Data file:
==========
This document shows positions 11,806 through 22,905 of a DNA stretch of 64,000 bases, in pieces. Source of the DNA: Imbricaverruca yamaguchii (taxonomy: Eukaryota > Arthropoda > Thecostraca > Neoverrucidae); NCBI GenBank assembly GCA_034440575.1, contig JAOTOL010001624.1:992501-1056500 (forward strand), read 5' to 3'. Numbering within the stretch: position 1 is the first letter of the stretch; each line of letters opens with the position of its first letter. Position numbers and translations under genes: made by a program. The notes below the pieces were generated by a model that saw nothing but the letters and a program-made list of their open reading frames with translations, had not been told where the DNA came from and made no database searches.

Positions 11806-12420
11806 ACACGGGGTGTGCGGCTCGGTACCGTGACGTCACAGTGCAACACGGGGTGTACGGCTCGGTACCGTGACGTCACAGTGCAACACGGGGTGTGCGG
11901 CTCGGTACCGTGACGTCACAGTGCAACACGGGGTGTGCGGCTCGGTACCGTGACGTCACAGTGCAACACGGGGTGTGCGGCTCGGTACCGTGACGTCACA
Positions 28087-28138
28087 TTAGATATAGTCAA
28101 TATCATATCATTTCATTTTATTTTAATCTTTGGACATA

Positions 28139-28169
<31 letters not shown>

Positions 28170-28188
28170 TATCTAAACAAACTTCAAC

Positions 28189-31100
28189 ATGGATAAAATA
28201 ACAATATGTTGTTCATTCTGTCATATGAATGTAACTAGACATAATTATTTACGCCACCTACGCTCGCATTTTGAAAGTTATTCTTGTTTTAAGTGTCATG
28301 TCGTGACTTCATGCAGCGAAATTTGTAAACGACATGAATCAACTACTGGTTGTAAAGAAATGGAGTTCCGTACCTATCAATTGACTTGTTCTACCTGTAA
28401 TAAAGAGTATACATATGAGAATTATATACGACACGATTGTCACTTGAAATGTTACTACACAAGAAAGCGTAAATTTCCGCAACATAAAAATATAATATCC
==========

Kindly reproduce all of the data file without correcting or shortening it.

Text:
This document shows positions 11,806 through 22,905 of a DNA stretch of 64,000 bases, in pieces. Source of the DNA: Imbricaverruca yamaguchii (taxonomy: Eukaryota > Arthropoda > Thecostraca > Neoverrucidae); NCBI GenBank assembly GCA_034440575.1, contig JAOTOL010001624.1:992501-1056500 (forward strand), read 5' to 3'. Numbering within the stretch: position 1 is the first letter of the stretch; each line of letters opens with the position of its first letter. Position numbers and translations under genes: made by a program. The notes below the pieces were generated by a model that saw nothing but the letters and a program-made list of their open reading frames with translations, had not been told where the DNA came from and made no database searches.

Positions 11806-12420
11806 ACACGGGGTGTGCGGCTCGGTACCGTGACGTCACAGTGCAACACGGGGTGTACGGCTCGGTACCGTGACGTCACAGTGCAACACGGGGTGTGCGG
11901 CTCGGTACCGTGACGTCACAGTGCAACACGGGGTGTGCGGCTCGGTACCGTGACGTCACAGTGCAACACGGGGTGTGCGGCTCGGTACCGTGACGTCACA
Positions 28087-28138
28087 TTAGATATAGTCAA
28101 TATCATATCATTTCATTTTATTTTAATCTTTGGACATA

Positions 28139-28169
<31 letters not shown>

Positions 28170-28188
28170 TATCTAAACAAACTTCAAC

Positions 28189-31100
28189 ATGGATAAAATA
28201 ACAATATGTTGTTCATTCTGTCATATGAATGTAACTAGACATAATTATTTACGCCACCTACGCTCGCATTTTGAAAGTTATTCTTGTTTTAAGTGTCATG
28301 TCGTGACTTCATGCAGCGAAATTTGTAAACGACATGAATCAACTACTGGTTGTAAAGAAATGGAGTTCCGTACCTATCAATTGACTTGTTCTACCTGTAA
28401 TAAAGAGTATACATATGAGAATTATATACGACACGATTGTCACTTGAAATGTTACTACACAAGAAAGCGTAAATTTCCGCAACATAAAAATATAATATCC